Our cognitive resources are one of the most valuable individual and collective assets we possess.
Cognitive kindness is extending a generosity of spirit toward others' minds and one's own mind. It starts from valuing our individual and collective cognitive abilities - to reason, to understand, to imagine, create, dream, enact.
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Being kind to the mind depends on understanding how our minds work.
For example, studies show that people often overestimate how transparent they appear to others. In one study, participants induced to lie overestimated the extent to which others could tell they were lying.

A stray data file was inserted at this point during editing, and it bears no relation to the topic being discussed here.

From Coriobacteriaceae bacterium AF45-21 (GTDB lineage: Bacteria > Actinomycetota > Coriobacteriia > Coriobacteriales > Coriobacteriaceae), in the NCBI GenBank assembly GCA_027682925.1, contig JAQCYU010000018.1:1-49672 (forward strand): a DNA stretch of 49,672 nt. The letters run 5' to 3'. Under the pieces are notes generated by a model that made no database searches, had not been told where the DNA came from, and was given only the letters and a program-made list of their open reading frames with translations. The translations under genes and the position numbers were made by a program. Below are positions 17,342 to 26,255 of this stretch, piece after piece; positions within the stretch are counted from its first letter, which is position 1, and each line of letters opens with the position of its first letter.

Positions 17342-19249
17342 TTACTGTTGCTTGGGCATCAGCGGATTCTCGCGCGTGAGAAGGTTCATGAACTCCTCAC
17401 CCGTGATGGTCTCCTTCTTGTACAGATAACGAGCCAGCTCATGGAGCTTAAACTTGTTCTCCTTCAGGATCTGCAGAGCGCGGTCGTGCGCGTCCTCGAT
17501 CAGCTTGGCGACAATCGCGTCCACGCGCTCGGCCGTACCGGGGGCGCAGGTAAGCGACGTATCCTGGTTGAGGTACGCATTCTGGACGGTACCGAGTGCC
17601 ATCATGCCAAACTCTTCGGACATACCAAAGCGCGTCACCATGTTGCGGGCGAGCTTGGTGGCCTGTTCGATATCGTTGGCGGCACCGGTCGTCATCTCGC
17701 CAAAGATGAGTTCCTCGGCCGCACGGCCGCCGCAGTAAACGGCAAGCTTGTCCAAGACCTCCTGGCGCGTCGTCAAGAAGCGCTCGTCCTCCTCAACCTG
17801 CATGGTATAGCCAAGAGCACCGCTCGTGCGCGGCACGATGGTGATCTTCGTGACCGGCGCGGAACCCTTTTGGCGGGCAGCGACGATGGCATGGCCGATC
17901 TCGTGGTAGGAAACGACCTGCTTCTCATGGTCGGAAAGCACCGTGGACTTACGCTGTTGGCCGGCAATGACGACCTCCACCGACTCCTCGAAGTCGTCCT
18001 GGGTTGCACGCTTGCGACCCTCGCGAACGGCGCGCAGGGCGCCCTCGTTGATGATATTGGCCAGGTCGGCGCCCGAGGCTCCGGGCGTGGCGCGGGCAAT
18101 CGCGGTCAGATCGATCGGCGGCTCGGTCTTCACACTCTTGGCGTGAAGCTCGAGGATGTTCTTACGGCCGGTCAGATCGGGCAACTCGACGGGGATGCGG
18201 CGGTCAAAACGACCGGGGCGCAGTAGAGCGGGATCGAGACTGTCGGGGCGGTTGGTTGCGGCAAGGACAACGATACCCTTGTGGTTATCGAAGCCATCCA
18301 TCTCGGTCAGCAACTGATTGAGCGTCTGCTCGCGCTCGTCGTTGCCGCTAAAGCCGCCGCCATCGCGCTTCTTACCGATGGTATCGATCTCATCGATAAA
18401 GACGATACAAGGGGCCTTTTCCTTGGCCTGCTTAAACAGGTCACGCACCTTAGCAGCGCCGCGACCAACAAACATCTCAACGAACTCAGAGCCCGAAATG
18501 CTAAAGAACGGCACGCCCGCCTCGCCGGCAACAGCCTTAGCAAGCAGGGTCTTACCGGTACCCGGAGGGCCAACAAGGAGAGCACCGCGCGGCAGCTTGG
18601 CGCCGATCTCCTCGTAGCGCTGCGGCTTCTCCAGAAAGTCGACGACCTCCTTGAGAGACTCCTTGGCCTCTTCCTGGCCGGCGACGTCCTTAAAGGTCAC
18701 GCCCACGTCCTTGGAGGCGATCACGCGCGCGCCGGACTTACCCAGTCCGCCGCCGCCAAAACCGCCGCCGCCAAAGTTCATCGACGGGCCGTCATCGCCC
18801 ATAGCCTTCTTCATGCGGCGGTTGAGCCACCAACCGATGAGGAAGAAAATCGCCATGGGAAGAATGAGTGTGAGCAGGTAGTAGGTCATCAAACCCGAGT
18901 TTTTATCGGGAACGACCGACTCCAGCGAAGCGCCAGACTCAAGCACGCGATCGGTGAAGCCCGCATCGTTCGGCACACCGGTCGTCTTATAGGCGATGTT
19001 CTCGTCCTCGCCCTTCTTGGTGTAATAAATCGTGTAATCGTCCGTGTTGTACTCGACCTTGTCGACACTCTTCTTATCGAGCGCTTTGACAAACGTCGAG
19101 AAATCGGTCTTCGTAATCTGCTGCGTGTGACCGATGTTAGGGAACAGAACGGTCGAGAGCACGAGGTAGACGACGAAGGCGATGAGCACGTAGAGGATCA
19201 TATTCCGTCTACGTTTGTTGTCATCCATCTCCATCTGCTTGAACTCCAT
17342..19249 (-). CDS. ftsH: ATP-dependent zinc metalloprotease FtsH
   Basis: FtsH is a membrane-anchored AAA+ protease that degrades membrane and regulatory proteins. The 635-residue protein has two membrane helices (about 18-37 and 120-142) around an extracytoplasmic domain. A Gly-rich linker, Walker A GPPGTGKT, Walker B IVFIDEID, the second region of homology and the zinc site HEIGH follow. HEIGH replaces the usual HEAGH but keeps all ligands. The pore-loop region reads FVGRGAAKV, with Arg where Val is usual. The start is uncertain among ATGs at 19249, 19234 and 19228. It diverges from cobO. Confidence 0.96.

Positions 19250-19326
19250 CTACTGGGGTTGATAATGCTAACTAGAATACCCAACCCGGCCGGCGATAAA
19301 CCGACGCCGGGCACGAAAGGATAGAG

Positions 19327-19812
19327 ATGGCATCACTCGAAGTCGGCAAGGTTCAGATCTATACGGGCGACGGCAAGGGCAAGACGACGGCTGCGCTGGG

Many of us think that our creativity comes from our first ideas. We assume that finding creative solutions slow down over time.
This assumption is wrong, research suggests. The best ideas come to those who wait. Patience and perseverance will lead to more innovative solutions.
When you think about your life, it is quite possible that you mind is playing tricks on you that can distort your view.
Cognitive distortions—where your mind puts a ‘spin’ on the events you see and attaches a not-so-objective interpretation to what you experience—happen all the time.
We all have cognitive distortions, which are simply tendencies or patterns of thinking or believing, and they are especially common in people with depression and other mood disorders.
The way we talk to ourselves about the events in our lives is subject to the same laws of learning and habit formation that physical behaviors are.
That means we can learn to talk to ourselves in specific ways just like we can learn to tie our shoes or say please and thank you.